Calculating Monthly Student Loan Payments

Instructor: Tiffany Price

Tiffany has many years of classroom teaching experience and has a masters degree in Educational Leadership.

In this lesson, we will discuss how student loans work and how they are calculated. We will also talk about the plans you should make to save money by paying your loan back sooner than what the payment schedule says.

So, you're in college and can't cover school and living expenses. No worries! You are in good company. Millions of dollars from the government and private entities pay out for students to go to college. So, whether you've already made the leap and have taken out a loan, or you're still crunching numbers and thinking about taking out a loan, this lesson may be of use to you.

There are several types of loans available to you, depending on your income, what year of school you're in, what you are studying, what the funds will pay for, etc. The most desired loan with the best terms is the Perkins loan. The interest rate is the lowest, and interest is subsidized by the government while you are in school. Subsidized means the government is paying the interest for you until you get out of school. The Perkins loan is reserved for students with the greatest financial need. Stafford loans are the most common loan received. With the Stafford loan, interest can also be subsidized, if you are eligible. Otherwise, you will be responsible for paying the interest that accrues while you are in school. Accrued interest is money that accumulates over time. PLUS loans are available for parents and graduate students only, and the funds can be used on any needs the student may have while in school. Undergraduates do not qualify for PLUS loans. Lastly, private education loans are issued by private lenders (the banks themselves) and are similar to personal loans. Both students and parents can apply for private loans.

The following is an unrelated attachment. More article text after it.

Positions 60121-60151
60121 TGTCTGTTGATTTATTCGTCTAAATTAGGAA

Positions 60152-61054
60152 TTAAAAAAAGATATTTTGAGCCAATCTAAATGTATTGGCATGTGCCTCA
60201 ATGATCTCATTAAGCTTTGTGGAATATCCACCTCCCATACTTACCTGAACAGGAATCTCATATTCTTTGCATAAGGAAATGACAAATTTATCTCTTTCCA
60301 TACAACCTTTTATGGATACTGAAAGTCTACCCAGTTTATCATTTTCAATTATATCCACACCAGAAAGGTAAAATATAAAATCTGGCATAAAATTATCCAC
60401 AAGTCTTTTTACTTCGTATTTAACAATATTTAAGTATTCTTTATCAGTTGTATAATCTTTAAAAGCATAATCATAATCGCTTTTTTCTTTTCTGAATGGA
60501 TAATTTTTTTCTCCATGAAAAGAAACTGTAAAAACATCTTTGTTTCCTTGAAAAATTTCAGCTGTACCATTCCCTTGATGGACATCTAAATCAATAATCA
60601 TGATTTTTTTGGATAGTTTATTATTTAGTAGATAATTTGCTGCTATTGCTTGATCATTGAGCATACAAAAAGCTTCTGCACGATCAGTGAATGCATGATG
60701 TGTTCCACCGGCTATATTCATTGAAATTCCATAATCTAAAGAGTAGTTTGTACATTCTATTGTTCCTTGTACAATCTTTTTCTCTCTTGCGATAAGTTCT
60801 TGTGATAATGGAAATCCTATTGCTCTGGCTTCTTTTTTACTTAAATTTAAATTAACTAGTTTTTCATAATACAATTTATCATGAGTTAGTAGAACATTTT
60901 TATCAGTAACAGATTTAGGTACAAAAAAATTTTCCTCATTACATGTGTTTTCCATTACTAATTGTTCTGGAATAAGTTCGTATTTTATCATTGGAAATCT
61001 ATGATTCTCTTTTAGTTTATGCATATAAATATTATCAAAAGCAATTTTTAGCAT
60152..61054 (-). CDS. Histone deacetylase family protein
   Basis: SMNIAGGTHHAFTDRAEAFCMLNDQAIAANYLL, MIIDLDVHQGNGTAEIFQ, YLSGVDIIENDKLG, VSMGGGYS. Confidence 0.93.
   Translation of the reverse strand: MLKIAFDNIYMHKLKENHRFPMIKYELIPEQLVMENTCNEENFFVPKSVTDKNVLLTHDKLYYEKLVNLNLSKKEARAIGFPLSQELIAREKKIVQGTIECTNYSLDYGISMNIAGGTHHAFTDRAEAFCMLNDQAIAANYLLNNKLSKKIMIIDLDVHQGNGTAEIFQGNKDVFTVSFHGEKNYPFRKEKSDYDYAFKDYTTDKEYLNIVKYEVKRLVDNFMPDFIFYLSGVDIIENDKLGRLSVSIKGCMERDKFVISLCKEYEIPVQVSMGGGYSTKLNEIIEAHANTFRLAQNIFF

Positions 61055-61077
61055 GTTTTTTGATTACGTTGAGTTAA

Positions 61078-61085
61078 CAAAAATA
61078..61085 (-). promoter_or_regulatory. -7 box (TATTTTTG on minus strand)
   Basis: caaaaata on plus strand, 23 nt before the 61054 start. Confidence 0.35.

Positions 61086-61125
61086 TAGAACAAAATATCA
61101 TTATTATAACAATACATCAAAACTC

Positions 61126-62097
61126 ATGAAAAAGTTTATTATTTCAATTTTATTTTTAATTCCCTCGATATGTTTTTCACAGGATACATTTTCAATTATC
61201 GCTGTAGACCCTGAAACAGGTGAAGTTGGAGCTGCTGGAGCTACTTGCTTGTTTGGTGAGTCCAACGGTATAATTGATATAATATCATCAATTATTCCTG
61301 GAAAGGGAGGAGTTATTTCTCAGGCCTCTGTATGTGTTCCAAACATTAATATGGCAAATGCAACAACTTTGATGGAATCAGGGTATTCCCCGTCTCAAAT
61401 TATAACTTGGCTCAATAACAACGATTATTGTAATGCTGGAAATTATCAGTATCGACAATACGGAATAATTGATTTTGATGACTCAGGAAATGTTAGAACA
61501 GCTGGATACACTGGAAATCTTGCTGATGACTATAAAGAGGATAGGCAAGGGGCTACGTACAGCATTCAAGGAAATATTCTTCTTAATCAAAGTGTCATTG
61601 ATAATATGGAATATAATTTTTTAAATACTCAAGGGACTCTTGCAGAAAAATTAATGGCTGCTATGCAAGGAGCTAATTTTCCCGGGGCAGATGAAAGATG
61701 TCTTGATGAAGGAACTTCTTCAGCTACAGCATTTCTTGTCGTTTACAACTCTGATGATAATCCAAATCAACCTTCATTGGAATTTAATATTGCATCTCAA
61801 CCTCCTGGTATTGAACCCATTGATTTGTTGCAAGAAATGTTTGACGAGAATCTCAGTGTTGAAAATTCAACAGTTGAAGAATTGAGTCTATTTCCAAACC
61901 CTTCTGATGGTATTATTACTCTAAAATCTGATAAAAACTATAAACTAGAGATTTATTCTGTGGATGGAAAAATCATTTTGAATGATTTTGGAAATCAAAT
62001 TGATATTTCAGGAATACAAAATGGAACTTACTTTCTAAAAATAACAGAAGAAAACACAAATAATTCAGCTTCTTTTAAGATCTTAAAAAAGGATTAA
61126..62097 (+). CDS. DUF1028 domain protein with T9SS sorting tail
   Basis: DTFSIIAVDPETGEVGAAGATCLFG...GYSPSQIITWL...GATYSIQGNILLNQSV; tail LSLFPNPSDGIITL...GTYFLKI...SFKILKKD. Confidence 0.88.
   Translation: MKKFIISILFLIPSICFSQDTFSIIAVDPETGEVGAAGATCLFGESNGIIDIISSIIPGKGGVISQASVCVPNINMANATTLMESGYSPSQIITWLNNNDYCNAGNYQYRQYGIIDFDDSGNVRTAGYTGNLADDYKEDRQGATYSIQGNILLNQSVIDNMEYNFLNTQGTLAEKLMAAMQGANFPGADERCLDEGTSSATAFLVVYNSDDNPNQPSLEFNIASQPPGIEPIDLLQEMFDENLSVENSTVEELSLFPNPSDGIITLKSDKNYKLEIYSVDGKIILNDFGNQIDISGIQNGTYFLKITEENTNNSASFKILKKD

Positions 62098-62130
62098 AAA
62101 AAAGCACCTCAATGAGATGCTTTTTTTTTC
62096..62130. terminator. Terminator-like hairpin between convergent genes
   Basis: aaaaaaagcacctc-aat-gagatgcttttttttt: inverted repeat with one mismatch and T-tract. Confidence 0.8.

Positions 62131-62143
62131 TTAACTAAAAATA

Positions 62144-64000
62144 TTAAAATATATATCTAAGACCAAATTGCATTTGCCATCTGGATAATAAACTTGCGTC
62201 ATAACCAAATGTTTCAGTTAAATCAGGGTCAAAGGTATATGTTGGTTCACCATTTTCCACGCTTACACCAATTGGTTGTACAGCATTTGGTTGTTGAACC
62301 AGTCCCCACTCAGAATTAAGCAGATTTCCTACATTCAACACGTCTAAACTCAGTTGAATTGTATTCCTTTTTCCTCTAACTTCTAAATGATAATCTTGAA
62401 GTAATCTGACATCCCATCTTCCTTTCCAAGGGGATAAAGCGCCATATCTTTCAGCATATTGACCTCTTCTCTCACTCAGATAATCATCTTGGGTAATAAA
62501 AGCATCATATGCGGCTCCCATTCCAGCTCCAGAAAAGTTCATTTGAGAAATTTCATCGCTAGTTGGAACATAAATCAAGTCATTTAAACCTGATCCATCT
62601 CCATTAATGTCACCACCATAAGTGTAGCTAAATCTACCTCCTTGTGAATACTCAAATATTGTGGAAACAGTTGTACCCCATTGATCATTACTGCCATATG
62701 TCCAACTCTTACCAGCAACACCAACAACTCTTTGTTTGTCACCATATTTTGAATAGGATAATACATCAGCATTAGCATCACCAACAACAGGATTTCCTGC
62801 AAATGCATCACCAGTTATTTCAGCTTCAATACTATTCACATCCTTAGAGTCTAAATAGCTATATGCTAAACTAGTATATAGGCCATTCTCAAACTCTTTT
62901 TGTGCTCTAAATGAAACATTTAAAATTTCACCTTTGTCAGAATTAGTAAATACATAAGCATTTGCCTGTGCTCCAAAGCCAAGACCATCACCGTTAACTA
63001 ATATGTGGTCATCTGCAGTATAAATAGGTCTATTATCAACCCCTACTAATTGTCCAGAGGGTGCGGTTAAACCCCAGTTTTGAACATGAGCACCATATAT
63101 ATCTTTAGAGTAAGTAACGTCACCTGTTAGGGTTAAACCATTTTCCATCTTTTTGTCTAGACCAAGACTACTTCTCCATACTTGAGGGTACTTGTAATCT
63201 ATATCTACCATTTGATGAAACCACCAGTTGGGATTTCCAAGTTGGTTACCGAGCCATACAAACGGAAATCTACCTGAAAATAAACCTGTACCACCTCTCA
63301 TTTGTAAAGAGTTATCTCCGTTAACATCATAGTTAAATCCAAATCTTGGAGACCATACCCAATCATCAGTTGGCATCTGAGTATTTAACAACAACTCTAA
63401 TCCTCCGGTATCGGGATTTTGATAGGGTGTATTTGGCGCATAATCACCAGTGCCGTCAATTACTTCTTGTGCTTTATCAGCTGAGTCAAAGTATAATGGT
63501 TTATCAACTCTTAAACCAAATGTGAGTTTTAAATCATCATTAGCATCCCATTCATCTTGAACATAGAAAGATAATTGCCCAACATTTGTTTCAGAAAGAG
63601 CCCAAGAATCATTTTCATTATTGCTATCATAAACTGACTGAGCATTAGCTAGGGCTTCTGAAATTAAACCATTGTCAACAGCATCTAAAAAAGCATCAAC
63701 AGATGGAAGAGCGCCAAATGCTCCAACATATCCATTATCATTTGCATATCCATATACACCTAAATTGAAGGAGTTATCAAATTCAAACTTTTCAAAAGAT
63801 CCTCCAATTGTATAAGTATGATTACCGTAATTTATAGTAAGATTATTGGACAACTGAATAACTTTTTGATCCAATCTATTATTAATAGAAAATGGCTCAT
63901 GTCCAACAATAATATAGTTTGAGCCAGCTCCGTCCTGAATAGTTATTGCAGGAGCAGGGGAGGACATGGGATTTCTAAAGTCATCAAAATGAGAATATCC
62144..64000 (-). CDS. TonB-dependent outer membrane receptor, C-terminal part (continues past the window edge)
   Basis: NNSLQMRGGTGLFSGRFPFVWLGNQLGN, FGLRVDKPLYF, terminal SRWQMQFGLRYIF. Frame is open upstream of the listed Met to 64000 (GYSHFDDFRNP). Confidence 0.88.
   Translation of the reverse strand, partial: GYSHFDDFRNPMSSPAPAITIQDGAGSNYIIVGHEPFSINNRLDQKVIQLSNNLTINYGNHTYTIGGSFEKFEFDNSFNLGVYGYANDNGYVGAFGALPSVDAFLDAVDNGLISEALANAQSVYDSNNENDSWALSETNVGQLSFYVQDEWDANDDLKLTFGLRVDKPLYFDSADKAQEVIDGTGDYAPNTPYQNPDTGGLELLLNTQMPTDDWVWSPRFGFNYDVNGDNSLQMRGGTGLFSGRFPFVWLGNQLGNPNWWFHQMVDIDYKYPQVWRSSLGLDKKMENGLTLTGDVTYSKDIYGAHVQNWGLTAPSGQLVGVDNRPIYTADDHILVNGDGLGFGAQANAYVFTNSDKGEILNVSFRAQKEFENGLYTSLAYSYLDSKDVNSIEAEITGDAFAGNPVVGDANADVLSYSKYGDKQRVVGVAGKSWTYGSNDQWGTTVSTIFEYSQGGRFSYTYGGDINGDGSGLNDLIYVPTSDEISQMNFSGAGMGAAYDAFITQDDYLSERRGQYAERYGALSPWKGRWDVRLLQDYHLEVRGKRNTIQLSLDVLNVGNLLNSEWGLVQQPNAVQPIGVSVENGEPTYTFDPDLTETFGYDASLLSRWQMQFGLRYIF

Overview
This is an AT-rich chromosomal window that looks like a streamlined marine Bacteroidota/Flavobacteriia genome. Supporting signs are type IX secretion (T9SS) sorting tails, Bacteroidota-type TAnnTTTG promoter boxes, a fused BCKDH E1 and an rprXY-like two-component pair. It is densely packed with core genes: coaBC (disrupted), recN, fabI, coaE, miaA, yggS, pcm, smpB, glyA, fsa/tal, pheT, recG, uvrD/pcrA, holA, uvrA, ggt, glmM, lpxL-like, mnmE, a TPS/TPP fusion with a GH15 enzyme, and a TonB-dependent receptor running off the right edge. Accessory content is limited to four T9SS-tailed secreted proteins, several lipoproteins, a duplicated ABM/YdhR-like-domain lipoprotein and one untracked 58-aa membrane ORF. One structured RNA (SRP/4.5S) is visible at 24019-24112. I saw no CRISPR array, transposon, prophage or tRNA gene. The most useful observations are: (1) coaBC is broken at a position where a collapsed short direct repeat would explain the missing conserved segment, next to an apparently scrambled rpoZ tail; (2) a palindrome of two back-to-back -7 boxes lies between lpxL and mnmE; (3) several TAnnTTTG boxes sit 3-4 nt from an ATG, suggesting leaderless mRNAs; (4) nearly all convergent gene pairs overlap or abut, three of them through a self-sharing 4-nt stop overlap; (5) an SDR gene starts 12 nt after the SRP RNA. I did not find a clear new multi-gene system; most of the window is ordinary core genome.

Upon getting a loan, you must sign a promissory note that describes the terms of the loan that you are about to get. There is very important information on this document, such as the issue date, amount borrowed, interest rate, monthly or daily interest, and payment schedule.

  • Issue Date - The day interest starts to accrue
  • Amount Borrowed - The total amount of the loan, also called the Principal amount
  • Interest rate - The fee for borrowing
  • Daily/Monthly Interest - States whether your interest accrues daily or monthly
  • Payment info - The date you must start repaying and how many payments you have

School loan interest is usually compounded daily, meaning the yearly interest rate is divided by 365. For instance, if you take out a loan for $8500 with an interest rate 5% (which is the fixed rate for the Perkins loan), the daily interest amount being accrued is 0.014%, which is about $1.19. This means you will be paying about $36 in interest that month.

Now, there is a useful thing to keep in mind when calculating your payments: even though your payment is the same every month, the money is allotted toward two different 'pots.' The pots are the interest and the principal. In the beginning, most of your payment is going toward the interest, and very little is going toward the principal. In other words, the bank pays itself first. Because your payment won't chip away at the actual loan amount much in the beginning, the bank can calculate interest on that larger principal amount. The charts below further illustrate how your payments are allocated.



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